- Senior leaders use a “co-creation model” to work collaboratively with City of Fort Collins residents and businesses on solutions to urban challenges, resulting in consistently higher overall performance scores than regional and national comparisons since 2008. Collaborative methods include neighborhood gatherings, telephone town halls, traditional public meetings, interactive website features, and mobile apps that provide engagement opportunities suited to various generations, lifestyles, and preferences.
- To ensure transparent governance, the City’s boards and commissions, City Council, and the executive leadership team interact directly with community members on identifying issues, short- and long-term planning, and decision making on behalf of residents. Service requests and frequently asked questions are available to the community via the “Access Fort Collins” application, and the City’s social media sites (Twitter or Facebook) are followed by over one-third of the City’s population. Elected officials also provide annual financial disclosures regarding their personal income sources, real estate ownership, creditors, and business interests.
- Fort Collins’ leaders provide timely and easy public access to the City’s information and data. Online tools promoting open government, transparency, and accountability include the Community Dashboard and scorecard on the City’s performance. The budget is discussed and finalized in public meetings, and the City’s finances are reviewed annually by outside auditors. As a result, the City has good to excellent performance levels for key measures that suggest public trust in its leadership. These results include approval by voters of six tax measures over the past decade.
Exceptional Financial Results
- The City of Fort Collins’ credit rating is “Aaa” by Moody’s Investors Service, a rating maintained by only 4 percent of governments, and this allows the City to pay less interest on its debt issuances. As a result of this rating, as well as a positive ratio of revenue to budget for the past five years, the City’s debt obligations decreased from $119 million in 2014 to $90 million in 2016, a 24 percent decrease.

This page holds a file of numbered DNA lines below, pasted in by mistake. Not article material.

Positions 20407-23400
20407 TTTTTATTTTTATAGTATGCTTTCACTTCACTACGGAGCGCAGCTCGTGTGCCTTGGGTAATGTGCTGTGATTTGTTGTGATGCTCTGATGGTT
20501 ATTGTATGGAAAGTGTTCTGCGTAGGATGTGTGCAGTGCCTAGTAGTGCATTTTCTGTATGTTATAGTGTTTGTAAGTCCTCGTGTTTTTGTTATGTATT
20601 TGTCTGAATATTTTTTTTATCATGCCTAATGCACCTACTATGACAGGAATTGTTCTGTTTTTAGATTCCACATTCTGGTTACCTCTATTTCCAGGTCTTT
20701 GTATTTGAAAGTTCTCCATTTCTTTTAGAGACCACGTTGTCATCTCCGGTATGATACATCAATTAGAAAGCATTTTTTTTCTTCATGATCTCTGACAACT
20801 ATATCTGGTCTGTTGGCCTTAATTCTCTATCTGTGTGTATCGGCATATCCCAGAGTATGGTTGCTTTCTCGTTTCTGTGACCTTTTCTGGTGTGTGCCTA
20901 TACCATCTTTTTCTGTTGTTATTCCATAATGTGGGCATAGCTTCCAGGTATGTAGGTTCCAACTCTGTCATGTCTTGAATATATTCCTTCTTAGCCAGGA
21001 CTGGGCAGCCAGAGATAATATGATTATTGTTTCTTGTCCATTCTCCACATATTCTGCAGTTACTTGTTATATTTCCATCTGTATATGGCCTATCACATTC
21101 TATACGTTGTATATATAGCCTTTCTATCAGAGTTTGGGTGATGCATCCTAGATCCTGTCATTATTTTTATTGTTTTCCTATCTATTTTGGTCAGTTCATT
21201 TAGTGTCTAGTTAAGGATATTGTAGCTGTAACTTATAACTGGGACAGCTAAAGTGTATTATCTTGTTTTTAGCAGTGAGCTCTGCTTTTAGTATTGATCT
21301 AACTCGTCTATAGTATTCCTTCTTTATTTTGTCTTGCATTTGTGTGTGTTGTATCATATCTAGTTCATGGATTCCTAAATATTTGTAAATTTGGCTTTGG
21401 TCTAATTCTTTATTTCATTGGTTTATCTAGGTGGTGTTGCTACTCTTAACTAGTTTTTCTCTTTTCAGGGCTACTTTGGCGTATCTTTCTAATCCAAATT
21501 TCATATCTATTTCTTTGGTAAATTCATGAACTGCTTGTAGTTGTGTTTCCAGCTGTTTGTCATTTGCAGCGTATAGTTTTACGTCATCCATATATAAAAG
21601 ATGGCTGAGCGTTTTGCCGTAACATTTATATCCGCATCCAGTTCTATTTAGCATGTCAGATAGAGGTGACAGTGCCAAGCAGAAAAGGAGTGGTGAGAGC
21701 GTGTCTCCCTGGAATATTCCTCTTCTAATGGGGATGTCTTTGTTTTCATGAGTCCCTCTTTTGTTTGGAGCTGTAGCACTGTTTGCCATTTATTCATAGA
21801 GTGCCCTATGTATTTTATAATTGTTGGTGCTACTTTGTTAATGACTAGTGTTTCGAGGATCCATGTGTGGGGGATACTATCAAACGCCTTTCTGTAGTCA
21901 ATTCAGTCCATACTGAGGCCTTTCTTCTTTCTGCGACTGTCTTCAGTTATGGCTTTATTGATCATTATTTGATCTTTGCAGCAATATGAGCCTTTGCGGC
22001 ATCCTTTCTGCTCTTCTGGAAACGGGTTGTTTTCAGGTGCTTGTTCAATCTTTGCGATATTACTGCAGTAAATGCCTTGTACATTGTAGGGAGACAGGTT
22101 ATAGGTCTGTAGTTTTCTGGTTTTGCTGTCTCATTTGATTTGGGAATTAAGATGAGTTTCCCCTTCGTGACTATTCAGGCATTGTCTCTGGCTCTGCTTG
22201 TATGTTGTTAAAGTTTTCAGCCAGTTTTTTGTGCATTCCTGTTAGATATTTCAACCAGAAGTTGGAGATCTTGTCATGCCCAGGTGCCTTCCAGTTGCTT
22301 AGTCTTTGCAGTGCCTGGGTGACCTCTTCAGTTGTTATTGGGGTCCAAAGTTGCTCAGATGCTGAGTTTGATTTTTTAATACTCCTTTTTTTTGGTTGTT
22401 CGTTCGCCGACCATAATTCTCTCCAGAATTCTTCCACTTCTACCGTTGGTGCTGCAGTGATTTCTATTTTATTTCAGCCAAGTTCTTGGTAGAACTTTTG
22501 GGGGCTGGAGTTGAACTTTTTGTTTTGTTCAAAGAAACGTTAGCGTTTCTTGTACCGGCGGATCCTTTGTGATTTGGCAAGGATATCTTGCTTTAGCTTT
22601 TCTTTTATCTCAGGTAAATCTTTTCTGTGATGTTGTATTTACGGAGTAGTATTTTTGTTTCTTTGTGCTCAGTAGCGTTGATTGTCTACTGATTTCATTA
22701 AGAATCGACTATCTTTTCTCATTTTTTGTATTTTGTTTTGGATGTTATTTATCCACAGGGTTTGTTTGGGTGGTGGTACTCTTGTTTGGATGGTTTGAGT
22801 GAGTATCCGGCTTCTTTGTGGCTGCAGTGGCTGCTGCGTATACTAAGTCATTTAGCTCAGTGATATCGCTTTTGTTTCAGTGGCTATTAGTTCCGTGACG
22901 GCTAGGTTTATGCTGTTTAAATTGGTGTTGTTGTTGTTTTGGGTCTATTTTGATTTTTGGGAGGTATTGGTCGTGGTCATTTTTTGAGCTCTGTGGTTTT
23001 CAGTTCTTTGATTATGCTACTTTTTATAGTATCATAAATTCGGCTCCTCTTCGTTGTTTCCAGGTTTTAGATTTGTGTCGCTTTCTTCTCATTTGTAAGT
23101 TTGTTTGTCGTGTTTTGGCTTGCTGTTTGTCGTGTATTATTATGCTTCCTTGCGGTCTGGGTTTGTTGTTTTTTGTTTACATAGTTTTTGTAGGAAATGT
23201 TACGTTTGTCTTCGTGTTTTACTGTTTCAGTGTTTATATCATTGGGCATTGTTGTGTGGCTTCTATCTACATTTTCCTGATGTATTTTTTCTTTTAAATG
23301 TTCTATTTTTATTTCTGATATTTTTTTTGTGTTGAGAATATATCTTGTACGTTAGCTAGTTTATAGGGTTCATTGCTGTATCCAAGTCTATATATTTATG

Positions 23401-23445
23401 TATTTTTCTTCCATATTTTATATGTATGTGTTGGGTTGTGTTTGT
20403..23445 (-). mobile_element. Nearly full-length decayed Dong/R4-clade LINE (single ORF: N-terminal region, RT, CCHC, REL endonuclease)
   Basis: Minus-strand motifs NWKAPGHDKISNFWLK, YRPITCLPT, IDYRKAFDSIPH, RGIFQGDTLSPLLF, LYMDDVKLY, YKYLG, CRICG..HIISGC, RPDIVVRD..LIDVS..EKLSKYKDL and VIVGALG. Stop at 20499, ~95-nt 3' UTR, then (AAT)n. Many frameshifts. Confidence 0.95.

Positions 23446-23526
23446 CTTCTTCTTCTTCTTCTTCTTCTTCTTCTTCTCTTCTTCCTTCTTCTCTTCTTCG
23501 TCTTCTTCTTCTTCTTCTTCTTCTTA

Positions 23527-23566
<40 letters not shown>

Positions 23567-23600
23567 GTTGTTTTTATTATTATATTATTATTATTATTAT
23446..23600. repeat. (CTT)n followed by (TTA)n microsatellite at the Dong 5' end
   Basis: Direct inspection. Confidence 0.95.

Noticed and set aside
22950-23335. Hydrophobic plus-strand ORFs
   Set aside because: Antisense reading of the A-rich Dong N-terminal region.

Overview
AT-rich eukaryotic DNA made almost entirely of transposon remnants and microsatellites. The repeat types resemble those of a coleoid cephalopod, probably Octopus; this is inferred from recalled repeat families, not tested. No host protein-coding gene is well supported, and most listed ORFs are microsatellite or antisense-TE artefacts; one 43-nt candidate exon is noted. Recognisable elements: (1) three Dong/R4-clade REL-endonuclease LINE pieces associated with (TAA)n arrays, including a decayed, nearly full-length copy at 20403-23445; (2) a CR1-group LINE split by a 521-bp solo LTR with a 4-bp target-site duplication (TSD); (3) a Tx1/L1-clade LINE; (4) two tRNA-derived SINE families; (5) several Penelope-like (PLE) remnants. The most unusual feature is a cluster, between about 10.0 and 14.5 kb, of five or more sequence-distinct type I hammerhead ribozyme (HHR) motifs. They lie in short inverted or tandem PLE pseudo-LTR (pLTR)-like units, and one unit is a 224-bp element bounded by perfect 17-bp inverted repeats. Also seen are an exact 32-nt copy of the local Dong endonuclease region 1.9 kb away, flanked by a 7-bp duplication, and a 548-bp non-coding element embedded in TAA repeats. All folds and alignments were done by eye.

- Sales and use tax income, an indicator of the City’s financial and market performance, has increased by 19 percent in recent years, from $110 million in 2012 to $136 million in 2016. This is particularly impressive given that the City’s tax rate is among the lowest in the “front range” (regional comparison) region of Colorado.
Balance Priorities for Stakeholders
- The City adopts its financial plans based on the Budgeting for Outcomes (BFO) process that involves City staff members at all levels as well as citizens. The process allows the City to adjust financial forecasts to project a realistic expectation of sufficient funds. As staff and community members identify issues, innovative solutions are proposed to solve them. For example, the Climate Action Plan resulted from this process based on input from citizens. The BFO process has been named a best practice for allocating resources by the Government Finance Officers Association.
- The BFO process helps the City of Fort Collins balance priorities for community stakeholders and ensure that financial and other resources are available to support key strategic initiatives, while the City still meets ongoing obligations. Once strategic objectives are determined, an innovative “bidding” process engages various service areas throughout the City to submit “offers,” competing with other service areas for funding. These offers are posted for resident and business input, and the Council ultimately votes on priorities to balance citizen and stakeholder needs. The effectiveness of the BFO process and a vibrant economy has resulted in City budget surpluses for the past five years.
- The City optimizes its use of information technology to listen to and provide support for its residents and other customers. For example, complaints/comments and suggestions submitted through the City’s “Access Fort Collins” website receive an acknowledgment and are resolved in no more than ten business days. Through the City’s website—which was redesigned to accommodate tablets and smart phones—citizens also can pay tickets and utility bills and retrieve documents from public records. The tech-friendly services helped the City garner recognition last year as a “Top 3 Digital City” by Govtech.com.